Proprioception is the body/mind’s ability to sense the relative position of its neighbouring parts and keep them co-ordinated. The brain acquires information from all areas of the body via proprioceptive receptors such as the Spindle cells and Golgi tendon organs and adjusts muscle tone accordingly.
Proprioception thereby determines the neutral, resting position of limbs and the limits of each muscle’s range of motion.
In some cases, muscles, tendons, fascia and ligaments can lose their proprioceptive integrity or their proprioceptive co-ordination. The resting position may change or the range of motion may be reduced at one or both ends of the movement. This most commonly manifests as restricted mobility, especially in extension of the muscle, or loss of strength, especially further toward contraction or extension.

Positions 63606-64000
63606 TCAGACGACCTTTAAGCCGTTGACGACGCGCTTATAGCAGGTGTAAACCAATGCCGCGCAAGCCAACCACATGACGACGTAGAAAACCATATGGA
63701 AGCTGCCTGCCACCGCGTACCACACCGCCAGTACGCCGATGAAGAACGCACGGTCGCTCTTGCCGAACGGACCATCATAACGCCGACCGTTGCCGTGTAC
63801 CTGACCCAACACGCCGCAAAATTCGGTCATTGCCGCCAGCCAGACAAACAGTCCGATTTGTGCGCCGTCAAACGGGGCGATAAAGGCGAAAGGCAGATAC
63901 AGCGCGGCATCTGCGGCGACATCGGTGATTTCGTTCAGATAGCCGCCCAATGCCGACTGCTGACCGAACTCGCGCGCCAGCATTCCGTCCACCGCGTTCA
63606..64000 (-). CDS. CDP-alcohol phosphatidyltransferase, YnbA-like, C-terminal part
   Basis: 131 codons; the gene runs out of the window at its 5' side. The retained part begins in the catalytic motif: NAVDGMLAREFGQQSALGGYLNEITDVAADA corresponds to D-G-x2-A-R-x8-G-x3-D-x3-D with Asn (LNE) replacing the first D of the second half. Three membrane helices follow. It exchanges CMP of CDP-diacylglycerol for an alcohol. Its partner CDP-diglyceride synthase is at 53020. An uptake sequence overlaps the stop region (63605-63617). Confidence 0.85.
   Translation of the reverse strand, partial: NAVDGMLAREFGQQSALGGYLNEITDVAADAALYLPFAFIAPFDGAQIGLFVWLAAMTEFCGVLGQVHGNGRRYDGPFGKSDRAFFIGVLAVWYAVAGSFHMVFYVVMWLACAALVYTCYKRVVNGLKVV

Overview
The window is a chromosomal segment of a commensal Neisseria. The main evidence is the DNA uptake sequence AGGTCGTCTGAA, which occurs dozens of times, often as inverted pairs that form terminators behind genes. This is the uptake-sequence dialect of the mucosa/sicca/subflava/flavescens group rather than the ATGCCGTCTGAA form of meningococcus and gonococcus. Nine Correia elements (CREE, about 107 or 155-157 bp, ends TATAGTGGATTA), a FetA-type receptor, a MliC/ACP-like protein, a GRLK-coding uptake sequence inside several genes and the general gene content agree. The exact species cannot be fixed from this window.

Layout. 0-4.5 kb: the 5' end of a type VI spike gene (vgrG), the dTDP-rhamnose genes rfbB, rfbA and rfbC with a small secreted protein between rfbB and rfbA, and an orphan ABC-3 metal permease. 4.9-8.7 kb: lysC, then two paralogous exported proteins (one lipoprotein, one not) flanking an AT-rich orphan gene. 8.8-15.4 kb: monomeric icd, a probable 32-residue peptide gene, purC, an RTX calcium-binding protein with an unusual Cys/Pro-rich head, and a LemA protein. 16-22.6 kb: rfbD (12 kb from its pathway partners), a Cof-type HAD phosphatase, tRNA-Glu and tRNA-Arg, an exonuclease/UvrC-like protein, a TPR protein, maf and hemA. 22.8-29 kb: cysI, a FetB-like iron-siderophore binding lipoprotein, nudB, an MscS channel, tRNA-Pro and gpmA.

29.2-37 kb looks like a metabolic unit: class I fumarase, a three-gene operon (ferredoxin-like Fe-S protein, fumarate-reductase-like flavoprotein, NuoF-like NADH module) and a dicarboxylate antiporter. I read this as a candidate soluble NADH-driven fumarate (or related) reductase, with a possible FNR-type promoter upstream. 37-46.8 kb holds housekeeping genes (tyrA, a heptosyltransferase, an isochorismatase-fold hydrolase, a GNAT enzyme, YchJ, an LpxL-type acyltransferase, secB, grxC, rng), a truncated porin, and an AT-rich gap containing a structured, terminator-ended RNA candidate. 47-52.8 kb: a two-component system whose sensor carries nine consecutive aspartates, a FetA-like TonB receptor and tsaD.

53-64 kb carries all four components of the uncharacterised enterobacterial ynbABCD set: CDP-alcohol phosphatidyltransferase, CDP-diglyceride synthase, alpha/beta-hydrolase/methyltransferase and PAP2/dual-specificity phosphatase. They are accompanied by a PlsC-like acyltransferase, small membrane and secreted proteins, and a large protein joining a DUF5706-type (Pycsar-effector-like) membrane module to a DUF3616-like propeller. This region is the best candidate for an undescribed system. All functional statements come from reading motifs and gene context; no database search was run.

These conditions commonly occur as a result of injury (e.g. strain, impact or bone fracture) but can also be the result of laceration, abrasion or surgery. They are usually an attempt by the body to protect the injured tissue by limiting its movement while it repairs. Often, however, the tissue fully recovers but the proprioception remains compromised.
The techniques outlined in the Procedures section are designed to reset the proprioception for a specific muscle that has been injured in the past and is now painful or stiff, or has limited flexibility. It is equally useful for resetting muscles whose motion is limited due to long-term poor posture.